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\begin{center}
{\Large {Solution Derivations for Capa \#11\\[20pt]} }
\end{center}
1) A horizontal circular platform ($M = 128.1\ kg$, $r = 3.11\ m$) rotates
about a frictionless vertical axle. A student ($m = 68.3\ kg$) walks slowly
from the rim of the platform toward the center. The angular velocity $\omega$
of the system is $2.1\ rad/s$ when the student is at the rim. Find $\omega$
when the student is $2.23\ m$ from the center. Use ``rad/s'' as units.
\begin{quote}
$M$ of platform = Given\\
$R$ of platform = Given\\
$m$ of student = Given\\
$r_{i}$ of student = Given\\
$r_{f}$ of student = Given\\
$\omega _{i}$ = Given\\
$\omega _{f}$ = ?\\
This is a simple conservation of angular momentum problem.
\begin{eqnarray*}
L_{i} & = & L_{f}\\
I_{i}\omega _{i} & = & I_{f}\omega _{f}
\end{eqnarray*}
The moments of inertia are just the sum of moments of inertia of both the
disk and the student.
\begin{eqnarray*}
I_{i} & = & \frac{1}{2}MR^{2}+mr_{i}^{2}\\
I_{f} & = & \frac{1}{2}MR^{2}+mr_{f}^{2}
\end{eqnarray*}
Realizing that the student starts at the rim of the platform, the initial
radius of the student is equal to the radius of the platform, or $r_{i}=R$.
Plugging these new values in and solving for $\omega _{f}$,
\begin{eqnarray*}
\left( \frac{1}{2}MR^{2}+mR^{2}\right) \omega _{i} & = & \left( \frac{1}{2}
MR^{2}+mr_{f}^{2}\right) \omega _{f}\\
\frac{\left( \frac{1}{2}MR^{2}+mR^{2}\right) \omega _{i}}{\left( \frac{1}{2}
MR^{2}+mr_{f}^{2}\right) } & = & \omega _{f}
\end{eqnarray*}
No conversions should be necessary since $\omega _{i}$ is given in $rad/s$ and
you are asked to answer in rad/s.
\end{quote}
2) Two particles, each with mass $m = 5.8\ g$, are fastened to each other and
to a rotation axis as point $P$, by two thin rods, each with length
$L = 0.65\ m$ and a mass of $8.1\ g$, as shown. The combination rotates
around the rotation axis with an angular velocity of $13.6\ rad/s$. Find the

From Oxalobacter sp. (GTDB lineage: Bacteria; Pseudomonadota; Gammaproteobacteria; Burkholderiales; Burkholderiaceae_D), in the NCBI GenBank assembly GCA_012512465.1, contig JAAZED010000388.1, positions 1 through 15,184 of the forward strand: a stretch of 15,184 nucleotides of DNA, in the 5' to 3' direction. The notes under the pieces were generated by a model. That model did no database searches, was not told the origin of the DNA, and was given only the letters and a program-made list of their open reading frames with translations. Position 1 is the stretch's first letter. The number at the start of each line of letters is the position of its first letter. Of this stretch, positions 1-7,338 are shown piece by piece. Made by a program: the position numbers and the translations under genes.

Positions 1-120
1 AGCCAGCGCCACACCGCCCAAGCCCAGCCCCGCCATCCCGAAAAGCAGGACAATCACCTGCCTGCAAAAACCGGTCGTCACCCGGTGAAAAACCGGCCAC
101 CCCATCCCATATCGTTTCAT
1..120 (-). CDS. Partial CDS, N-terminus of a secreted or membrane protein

rotational inertia of the combination about $P$?
\begin{quote}
$m$ = Given in grams\\
$L$ = Given\\
$M$ = Given in grams\\
$\omega $ = Given\\
$I$ = ?\\
The moment of inertia of the system about the axis $P$ is the sum of the
moments of inertia for each rod and mass. Since the rods are equal length
and mass and since they are attached in a line, they can be treated as a
single rod of mass $2M$ and length $2L$.
\[
I=\frac{1}{3}\left( 2M\right) \left( 2L\right) ^{2}+mr_{1}^{2}+mr_{2}^{2}
\]
Since the masses are given in grams, first convert them to kilograms by
dividing by 1000. The radius to the first mass is the length of the first
rod. The radius of the second mass is the length of both rods.
\[
I=\frac{8}{3}ML^{2}+mL^{2}+m\left( 2L\right) ^{2}
\]
Units for moment of inertia are $kg \cdot m^{2}$.
\end{quote}
3) A large plate is balanced at its center and two students of equal mass
stand at its center. The plate is rotated on a frictionless pivot about an
axis through its center and perpendicular to its face. The students then
begin to walk out towards opposite edges. (Select T-True, F-False,
I-Increases, D-Decreases, S-Stays the same. ).
\begin{quote}
QUESTION:\\
A) The rate of rotation ... as the students walk outward.\\
B) The students produce a net torque on the plate.\\
C) When the students reach the edge and stop, the plate will have the same
angular speed as when they started.\\
D) The students do work in walking outward\\
E) The total angular momentum of the system ... as the students walk outward.\\
ANSWER:\\
A) D. As the mass of the students gets further away from the axis of
rotation, the rate slows down (remember the skater with arms out).\\
B) T. No explanation currently...\\
C) F. The plate slows down as they get further out. The rotation rate
does not matter if they are moving or not.\\
D) T. The students exert a force on the plate (and the plate on the
students) when walking out. Thus, that force over the distance walked
causes word to be down. Consequently the force of the plate on the
students is what slows the rotation rate.\\
E) S. Angular momentum is conserved.\\
\end{quote}
4) In the Figure, a block $m_1$ sits on a table. There {\em is} static
friction between the block and table. Block $m_2$ hangs from a knot, as
shown. Call the tension in the rope connecting the knot to $m_1$, ``T1''.
Call the tension in the rope connecting the knot to $m_2$, ``T2''. Call the
tension in the third rope (the one tipped up by an angle $\theta$, connecting
the knot to the wall, ``T3''. {\em The system is in equilibrium}. Which of
the following statements are true? (If A and E are true, and the others are
not, enter TFFFT)
\begin{quote}
QUESTION:\\
A) T3 is equal in magnitude to T1.\\
B) The net force on the knot is zero.\\
C) If the table was completely frictionless, the system as shown could not
be in equilibrium.\\
D) The tension T2 must equal $m_{2}g$.\\
E) The force of static friction on $m_{1}$ equals T1.\\
ANSWER:\\
A) F. Since T3 is directed an and angle $\theta $ above the horizontal,
it is not equal. T3's horizontal component, is, however.\\
B) T. Since the system is in equilibrium, all the forces sum to 0.\\
C) T. If there was no horizontal force (from friction) opposing T3's
horizontal component, the system would not be in equilibrium.\\
D) F. Since the mass is the only object connected to the string, it